Have you decided which is which?
Mother A quickly changed to formula and gave up breastfeeding entirely. It just hadn’t worked for her. She continues to advise pregnant women to try her long cherished plan of pumping all milk for the baby, so they can provide breastmilk without being tied down.
Mother B provided formula as the baby’s base nutrition, but continued to supplement him with nursing sessions – she never could get much milk from the breast pump. She is disappointed that she couldn’t nurse exclusively, and dislikes the dent that formula makes on her budget.
Mother C is me. I am still nursing 19 months later, with no discomfort. In fact, I had difficulty getting him to take a bottle later on, but eventually was able to leave him with friends for short periods of time. I never could get more than an ounce or two of milk out with a breast pump, either. My baby also had trouble gaining weight, but the public health nurse asked me questions about how many diapers my baby was producing (something Mother B was never asked) and I was told that my supply was fine. He was diagnosed with reflux and given antacids. Even now he eats solid food constantly and is still small – he’s a high metabolism child. My milk was, and is, fine.
Just like the first two women, I had difficulty getting started with breastfeeding.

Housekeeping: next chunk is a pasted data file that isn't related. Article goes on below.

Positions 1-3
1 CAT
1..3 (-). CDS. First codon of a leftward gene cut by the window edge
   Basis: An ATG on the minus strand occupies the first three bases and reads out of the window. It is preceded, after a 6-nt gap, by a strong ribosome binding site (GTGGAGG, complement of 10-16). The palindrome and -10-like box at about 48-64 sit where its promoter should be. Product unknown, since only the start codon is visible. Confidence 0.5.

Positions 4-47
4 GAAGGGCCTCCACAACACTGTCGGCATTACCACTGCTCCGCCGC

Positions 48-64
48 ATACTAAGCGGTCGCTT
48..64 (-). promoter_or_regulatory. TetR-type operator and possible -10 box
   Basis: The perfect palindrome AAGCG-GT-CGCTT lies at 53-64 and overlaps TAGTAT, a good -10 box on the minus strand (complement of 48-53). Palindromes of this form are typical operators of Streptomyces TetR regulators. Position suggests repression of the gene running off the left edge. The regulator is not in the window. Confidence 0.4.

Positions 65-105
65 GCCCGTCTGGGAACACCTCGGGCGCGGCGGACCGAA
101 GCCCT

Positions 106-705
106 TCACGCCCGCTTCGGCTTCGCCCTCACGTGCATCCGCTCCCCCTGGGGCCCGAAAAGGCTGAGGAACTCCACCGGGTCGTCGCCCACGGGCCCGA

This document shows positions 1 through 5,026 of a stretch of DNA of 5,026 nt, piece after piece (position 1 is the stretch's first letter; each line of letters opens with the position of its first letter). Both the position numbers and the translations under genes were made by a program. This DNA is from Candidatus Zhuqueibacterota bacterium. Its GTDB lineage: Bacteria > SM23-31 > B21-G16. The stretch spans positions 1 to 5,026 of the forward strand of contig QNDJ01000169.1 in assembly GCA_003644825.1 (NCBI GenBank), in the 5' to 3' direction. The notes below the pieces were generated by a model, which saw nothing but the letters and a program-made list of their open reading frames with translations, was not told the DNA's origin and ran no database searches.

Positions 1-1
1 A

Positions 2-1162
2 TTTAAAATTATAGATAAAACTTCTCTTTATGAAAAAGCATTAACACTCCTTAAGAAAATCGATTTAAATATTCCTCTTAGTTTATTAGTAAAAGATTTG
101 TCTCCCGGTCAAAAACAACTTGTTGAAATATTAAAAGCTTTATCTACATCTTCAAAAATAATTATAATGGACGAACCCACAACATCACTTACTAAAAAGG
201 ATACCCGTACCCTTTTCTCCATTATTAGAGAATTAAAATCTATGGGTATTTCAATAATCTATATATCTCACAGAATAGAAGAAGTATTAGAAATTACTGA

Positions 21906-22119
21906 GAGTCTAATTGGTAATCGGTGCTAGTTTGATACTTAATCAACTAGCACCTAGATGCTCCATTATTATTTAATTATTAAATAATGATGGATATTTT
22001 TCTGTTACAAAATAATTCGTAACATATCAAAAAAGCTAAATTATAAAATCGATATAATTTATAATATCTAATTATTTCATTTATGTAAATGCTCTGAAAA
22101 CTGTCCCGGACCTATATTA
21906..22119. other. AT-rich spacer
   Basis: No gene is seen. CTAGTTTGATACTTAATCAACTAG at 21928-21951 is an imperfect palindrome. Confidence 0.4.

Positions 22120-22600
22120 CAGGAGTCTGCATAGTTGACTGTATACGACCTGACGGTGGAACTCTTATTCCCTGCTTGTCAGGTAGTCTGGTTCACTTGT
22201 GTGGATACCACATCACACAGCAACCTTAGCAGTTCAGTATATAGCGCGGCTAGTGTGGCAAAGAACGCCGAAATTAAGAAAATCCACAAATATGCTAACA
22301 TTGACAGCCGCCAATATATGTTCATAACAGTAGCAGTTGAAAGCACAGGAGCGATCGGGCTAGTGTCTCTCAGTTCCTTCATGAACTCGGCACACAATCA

Unlike the first two women, I was never told to supplement my baby with a bottle of either formula or breastmilk.
Unlike the first two women, my mother was there and supporting each breast feeding, and she never said “bottle” either.
Unlike the first two women, no one made me question my ability to eventually nurse my child, and no one made me feel like a failure when I didn’t succeed right away.
Unlike the first two women, I have an obsession with self-education and took out a copy of The Womanly Art of Breastfeeding from the library, which helped boost my confidence and explain my baby’s (and my breasts’) behavior.
I feel that Mother B especially was let down by her support medical staff. No one told her that the amount of milk she pumped did not reflect her actual capability to lactate when nursing. No one told her that milk is produced on a supply and demand system, and that supplementing with formula would ultimately reduce the “demand” from the child, reducing her chance of being able to produce sufficient quantities of milk to get him off of the formula when her milk came in. No one asked her how many diapers her baby was producing as a way of gauging her milk production. No one talked to her about supplemental nursing systems as a way to stimulate her nipples with each feeding. No one even told her that giving her baby a bottle might damage his latch at the breast.
So, when the researcher asked me how she could encourage women to breastfeed, I told her that Canada is barking up the wrong tree. We don’t need to be encouraged to breastfeed. We need to be told HOW to breastfeed.
(Stay tuned for Part 3 of Breast of Luck by our lactation guru, Carol @If By Yes.)
The image used in this post is credited to Guttorm Flatabo. It holds a Flickr Creative Commons attribution license.